Thousands of people visit Iceland each year to photograph and experience the country´s teeming birdlife. One of these is the Florida based professional wildlife biologist Jeremy Cohen of JC Nature Photography.  Recently he experienced the massive bird cliffs at Látrabjarg cliffs in the South West extreme of the remote and rugged Westfjords. This is Iceland’s most westernmost point and these series of cliffs are about 14 kilometers long and up to 441 meters high. It is fair to say that Jeremy´s photos of the inhabitants at Látrabjarg are impressive. I must say I was especially gratified to see a beautiful shot of the nemesis of the birds, the Arctic fox. Ever since I encountered them myself in the Westfjords I have had tremendous affinity for those resourceful rascals!

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An arctic fox prowls around Látrabjarg Cliffs in Iceland.
An arctic fox prowls around Látrabjarg Cliffs in Iceland.

On Jeremy´s web site you can see impressive photography of wildlife and birds from all over the world. His photos have appeared in scientific journals. These include Ecology Letters and Journal of Animal Ecology, newspapers The Telegraph, The Metro UK, and The Sun, and magazines such as American Butterflies and Indigo Magazine.

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I was thrilled to when Jeremy agreed to be interviewed and was so kind to allow us to display some of his photographs from Látrabjarg cliffs.

So thank you Jeremy for the interview and allowing us to share your images. Can you tell us a bit about your background?

Thank you for the opportunity to answer your questions! I am an ecologist and wildlife biologist at the University of South Florida in the USA. My studies are about how amphibians, including frogs, are affected by the chytrid fungus, a deadly parasite which is causing extinctions all over the world. I am also a wildlife photographer and have been travelling at every opportunity and photographing all kinds of animals all over the world over the last 5 years. Luckily, scientific conferences give me the opportunity to travel without breaking the bank.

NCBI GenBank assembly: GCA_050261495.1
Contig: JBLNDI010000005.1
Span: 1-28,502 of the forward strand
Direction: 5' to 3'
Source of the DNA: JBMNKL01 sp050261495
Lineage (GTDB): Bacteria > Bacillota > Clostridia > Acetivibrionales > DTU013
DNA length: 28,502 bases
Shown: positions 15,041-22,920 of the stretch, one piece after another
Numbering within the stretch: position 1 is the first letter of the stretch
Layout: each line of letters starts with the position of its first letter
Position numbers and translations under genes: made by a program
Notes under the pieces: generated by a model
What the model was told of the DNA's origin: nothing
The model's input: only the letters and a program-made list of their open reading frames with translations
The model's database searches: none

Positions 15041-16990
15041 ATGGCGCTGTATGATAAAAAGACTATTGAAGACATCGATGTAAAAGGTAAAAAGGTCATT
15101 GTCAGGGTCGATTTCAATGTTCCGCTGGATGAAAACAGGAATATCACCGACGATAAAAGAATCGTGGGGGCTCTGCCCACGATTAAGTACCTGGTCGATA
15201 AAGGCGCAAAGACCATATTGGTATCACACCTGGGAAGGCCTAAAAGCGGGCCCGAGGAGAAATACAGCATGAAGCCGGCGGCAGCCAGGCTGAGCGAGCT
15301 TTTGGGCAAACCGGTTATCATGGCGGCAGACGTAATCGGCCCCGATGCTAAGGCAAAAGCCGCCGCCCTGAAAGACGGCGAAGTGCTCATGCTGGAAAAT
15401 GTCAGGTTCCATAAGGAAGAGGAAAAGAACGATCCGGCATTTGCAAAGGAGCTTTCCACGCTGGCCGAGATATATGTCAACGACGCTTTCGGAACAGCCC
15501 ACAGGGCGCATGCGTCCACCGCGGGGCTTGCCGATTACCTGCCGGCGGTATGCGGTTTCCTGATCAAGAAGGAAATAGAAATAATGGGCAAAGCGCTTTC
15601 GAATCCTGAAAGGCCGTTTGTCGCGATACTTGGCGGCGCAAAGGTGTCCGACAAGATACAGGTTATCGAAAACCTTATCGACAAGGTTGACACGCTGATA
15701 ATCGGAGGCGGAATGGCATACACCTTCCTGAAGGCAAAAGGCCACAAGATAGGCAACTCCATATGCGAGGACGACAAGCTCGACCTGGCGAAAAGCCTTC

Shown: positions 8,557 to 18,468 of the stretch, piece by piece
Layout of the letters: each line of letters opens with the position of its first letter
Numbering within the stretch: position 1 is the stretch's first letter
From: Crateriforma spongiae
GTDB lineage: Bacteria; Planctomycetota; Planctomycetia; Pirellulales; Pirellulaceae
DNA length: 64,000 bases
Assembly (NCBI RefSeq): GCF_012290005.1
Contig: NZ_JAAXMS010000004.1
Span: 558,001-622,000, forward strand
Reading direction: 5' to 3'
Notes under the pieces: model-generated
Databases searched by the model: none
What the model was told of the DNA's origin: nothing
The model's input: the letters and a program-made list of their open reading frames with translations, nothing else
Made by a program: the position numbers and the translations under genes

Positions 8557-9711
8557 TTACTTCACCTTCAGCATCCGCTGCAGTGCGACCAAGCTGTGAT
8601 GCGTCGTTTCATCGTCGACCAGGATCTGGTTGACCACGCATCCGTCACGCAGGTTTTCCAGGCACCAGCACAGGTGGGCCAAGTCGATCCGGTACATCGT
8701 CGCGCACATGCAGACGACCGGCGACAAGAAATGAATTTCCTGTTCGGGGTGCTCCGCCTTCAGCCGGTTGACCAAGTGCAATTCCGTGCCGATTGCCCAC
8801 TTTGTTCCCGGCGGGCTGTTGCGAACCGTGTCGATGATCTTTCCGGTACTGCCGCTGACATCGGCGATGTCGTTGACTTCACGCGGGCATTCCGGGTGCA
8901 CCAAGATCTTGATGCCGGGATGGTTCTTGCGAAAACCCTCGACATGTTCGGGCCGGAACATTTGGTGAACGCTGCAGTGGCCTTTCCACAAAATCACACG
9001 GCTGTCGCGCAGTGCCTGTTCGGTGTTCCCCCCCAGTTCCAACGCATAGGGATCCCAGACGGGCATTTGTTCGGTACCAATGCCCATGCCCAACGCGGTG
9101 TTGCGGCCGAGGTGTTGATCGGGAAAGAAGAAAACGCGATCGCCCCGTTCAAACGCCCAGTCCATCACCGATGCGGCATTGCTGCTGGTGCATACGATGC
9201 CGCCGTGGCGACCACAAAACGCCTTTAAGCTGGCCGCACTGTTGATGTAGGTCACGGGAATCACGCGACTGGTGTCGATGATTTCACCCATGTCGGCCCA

Why did you come to Iceland and specifically to Látrabjarg Cliffs?

My girlfriend, Erin, and I picked Iceland for our big trip this summer. We heard all about its natural beauty and wildlife, especially bird life (although watching the World Cup with the big crowd in Reykjavik and visiting the hot springs were also a big plus). Our friends, one of whom is Icelandic, were married five years ago at Breiðavík, the beautiful beach a few km before Látrabjarg cliffs. They told us about how incredible the area is and about the amazing photographic opportunities with the puffins by the cliffs. It was a long drive through the Westfjords, but definitely worthwhile at the end.

A cute puffin couple in the Látrabjarg Cliffs.
A cute puffin couple in the Látrabjarg Cliffs.

Did you have a favorite species of birds to photograph at Látrabjarg Cliffs?